And they are doing just that, according to Jason Jedlinski, SVP of Consumer Products for Gannett’s USA Today Network (pictured onstage in Glasgow).
“We’re up to about 540,000 subscribers across 109 newspapers,” he told delegates at WAN-IFRA’s recent World News Media Congress, though he noted they are still very early in their journey.
Jedlinski discussed some of the ways the company encourages people to pay for content and described the three main approaches that are proving to be beneficial to them.
Content access strategy
First, he pointed out that globally, the metered paywall model, which typically uses from 3-10 free articles and which has sustained media companies across the world for several years, is no longer the dominant model.
“Now you’re seeing a blend of people locking down certain content, or locking down all content, and experimenting with different paywalls,” he said. “At Gannett, and the USA Today Network, we still have our metered paywalls across 100 newspaper markets, but we are doing a lot of experimentation with hybrid and premium models and also dynamic.”
Noting that local media do not have the same budgets for technology as the big players, he said it’s important for smaller brands to experiment to find out what works best for them within their market(s).
For the USA Today Network, Jedlinski said the Key Performance Indicator (KPI) for deciding which paywall best suits a brand is the “meter stop rate,” which is the point where a reader can no longer access content without paying.
As part of a test in a few of their markets, Gannett found some success by putting high school sports content, a topic that appeals to a loyal audience, behind a hard paywall, while keeping the rest of the site metered. “This is the fremium model, and it’s also been popular in parts of Europe,” he said.
In another experiment, they removed their metered paywall completely at their newspaper in Burlington, Vermont, and saw a 16 percent increase in subscriptions from the baseline in the first eight weeks.
A third test that Jedlinski said was a huge success was installing a metered and hard paywall together, which resulted in a 117 percent subscription rise in one of their newspapers in Delaware. This model doubled the number of people who hit the paywall, and thus hit the meter stop rate, he said.
“The key insight and takeaway here is … if you think about your goals for consumer revenues and subscription plans, are you really aiming hard at that number of people who get to your paywall? Because then you can do plenty of things to make credit card processing go smoother, etc., but you don’t even have that customer at the cash register until they reach your paywall,” – Jason Jedlinski, USA Today Network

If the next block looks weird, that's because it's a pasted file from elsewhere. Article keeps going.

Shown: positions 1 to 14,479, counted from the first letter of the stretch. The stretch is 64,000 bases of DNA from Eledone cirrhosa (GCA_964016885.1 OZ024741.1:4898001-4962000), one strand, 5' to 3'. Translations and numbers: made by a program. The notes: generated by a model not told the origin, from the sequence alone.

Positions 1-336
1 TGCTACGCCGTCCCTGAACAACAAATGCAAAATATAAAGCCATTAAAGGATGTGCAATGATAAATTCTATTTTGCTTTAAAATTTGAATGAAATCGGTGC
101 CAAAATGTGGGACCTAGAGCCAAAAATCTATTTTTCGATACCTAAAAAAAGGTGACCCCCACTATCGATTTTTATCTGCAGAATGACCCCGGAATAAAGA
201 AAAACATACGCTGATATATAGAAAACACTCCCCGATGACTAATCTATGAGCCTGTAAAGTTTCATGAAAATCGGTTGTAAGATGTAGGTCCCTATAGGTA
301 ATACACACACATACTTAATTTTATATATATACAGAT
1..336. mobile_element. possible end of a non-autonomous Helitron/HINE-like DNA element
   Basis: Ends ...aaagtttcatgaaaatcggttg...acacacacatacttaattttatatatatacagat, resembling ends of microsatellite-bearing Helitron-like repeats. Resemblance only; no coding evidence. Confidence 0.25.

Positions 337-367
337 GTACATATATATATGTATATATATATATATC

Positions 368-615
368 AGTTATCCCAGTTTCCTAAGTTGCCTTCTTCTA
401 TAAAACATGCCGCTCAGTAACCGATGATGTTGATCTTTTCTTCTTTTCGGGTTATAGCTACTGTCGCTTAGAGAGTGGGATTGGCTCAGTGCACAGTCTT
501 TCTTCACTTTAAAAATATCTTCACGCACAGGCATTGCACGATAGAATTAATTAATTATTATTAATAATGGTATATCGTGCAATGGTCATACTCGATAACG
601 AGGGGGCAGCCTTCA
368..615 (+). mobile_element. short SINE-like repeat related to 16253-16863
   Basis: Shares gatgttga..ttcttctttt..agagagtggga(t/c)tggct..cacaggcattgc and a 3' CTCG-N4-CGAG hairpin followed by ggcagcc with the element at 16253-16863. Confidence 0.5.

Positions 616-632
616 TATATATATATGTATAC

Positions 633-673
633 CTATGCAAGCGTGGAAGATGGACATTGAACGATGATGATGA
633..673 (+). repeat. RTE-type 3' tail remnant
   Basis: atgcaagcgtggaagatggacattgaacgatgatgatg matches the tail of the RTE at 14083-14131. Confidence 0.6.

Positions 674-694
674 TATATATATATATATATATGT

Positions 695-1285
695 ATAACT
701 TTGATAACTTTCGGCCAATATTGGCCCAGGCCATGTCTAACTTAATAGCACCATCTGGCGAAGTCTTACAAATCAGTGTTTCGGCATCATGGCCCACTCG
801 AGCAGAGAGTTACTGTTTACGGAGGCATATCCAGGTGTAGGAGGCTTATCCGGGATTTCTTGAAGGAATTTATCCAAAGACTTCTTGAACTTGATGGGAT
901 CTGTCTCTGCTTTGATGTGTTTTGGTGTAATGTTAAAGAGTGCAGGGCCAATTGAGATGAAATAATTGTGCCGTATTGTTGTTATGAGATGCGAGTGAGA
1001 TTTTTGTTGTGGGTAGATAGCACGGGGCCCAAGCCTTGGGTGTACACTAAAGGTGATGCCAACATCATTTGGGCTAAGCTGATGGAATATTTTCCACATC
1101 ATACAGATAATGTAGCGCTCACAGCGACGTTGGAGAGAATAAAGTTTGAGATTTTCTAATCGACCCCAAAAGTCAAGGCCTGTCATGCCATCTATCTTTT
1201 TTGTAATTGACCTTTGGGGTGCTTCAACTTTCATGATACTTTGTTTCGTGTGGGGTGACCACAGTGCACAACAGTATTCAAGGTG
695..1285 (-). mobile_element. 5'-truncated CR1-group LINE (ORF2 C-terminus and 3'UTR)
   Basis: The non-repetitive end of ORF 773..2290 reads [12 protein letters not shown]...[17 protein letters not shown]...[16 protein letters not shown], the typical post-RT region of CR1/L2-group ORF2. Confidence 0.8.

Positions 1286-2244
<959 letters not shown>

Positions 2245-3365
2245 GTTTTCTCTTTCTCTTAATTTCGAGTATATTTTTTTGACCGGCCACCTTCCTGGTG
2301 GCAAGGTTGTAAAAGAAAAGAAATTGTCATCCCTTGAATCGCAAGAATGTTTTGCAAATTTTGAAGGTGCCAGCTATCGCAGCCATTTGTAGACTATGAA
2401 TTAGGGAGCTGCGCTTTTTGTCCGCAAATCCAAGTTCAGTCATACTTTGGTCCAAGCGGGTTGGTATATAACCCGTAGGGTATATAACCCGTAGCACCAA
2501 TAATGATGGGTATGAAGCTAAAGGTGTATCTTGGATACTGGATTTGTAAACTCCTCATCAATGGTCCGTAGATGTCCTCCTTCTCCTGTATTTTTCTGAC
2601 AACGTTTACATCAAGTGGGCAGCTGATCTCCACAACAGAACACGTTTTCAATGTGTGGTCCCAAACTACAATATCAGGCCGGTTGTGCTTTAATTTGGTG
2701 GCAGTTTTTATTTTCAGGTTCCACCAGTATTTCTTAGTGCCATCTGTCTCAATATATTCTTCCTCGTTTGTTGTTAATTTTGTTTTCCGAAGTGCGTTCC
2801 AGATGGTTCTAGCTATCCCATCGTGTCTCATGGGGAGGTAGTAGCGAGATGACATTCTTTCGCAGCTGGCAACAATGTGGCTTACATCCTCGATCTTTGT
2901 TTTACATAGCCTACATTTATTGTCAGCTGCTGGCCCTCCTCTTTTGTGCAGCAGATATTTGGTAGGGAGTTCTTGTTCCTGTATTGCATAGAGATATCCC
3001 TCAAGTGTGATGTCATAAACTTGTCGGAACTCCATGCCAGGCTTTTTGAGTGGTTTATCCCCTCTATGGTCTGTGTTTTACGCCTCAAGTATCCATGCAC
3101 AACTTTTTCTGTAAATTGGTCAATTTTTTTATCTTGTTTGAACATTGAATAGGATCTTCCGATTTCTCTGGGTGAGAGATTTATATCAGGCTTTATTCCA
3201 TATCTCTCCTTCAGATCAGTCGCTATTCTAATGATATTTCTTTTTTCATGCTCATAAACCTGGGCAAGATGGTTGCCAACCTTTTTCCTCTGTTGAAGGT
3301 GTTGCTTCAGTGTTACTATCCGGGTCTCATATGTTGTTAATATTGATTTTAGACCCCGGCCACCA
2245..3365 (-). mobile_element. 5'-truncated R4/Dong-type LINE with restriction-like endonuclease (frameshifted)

Audience quality, along with size, is crucial, he said. “What are the ways you are engaging the readers, planning on pulling them in and building tactics to get them to return? In a consumer revenue focused model, we have to turn our reach into greater depth and more time spent,” Jedlinski said.“Readers are different,” he continued. “Think about your audience goals while picking stories or coverage areas. By getting a sense of where people are spending their time, and not merely the total page views, we tailor our content.”
Over a three-month period for 20 of its newspapers, Gannett found that regardless of whether a reader was a subscriber or not, that strong, core, local topics such as weather, taxes, politics, education and healthcare drew people in.
However, they saw a spilt when it came to areas like dining and high school sports, which are more appealing to a subscriber. Topics for which you have a specific momentary need such as elections and real estate came from more casual readers who might never turn into subscribers.
“We try to serve such casual readers with more advertising or find other ways to engage them that would benefit the company, rather than pushing them to subscribe, when we know that is not going to materialise, statistically,” – Jason Jedlinski
User messaging enhancements
Furthermore, it’s worth remembering that sometimes small changes can make big differences. For example, while the USA Today Network’s mobile sites had a navigation feature that a reader could swipe over to see the various sections of the website, but not many visitors, who were mostly coming from social channels, did that.
Therefore, they decided to make better use of that real estate by replaced it with a prominent subscribe and sign-in button.
“It wasn’t something revolutionary, but we saw more people checking out our costs by virtue of the button just being visible,” Jedlinski said.For their desktop websites, Gannett made the subscription button bigger, bolder and part of the main navigation. These sites also greeted people by their names when they logged in, and expanded the self-service options.
As a result, he said acquisition increased 65 percent on desktop and about 17 percent of the company’s total subscriptions – both print and digital – now come through that.
“It’s not a big technological feat. No artificial intelligence. No giant customer database. This is just an A / B, which lane are you in. But we’re seeing customer satisfaction and customer engagement increase because we are acting like we know you. So again, even if you are not The Wall Street Journal, you can find ways to tailor the message,” – Jason Jedlinski
WAN-IFRA’s Brian Veseling contributed to this report.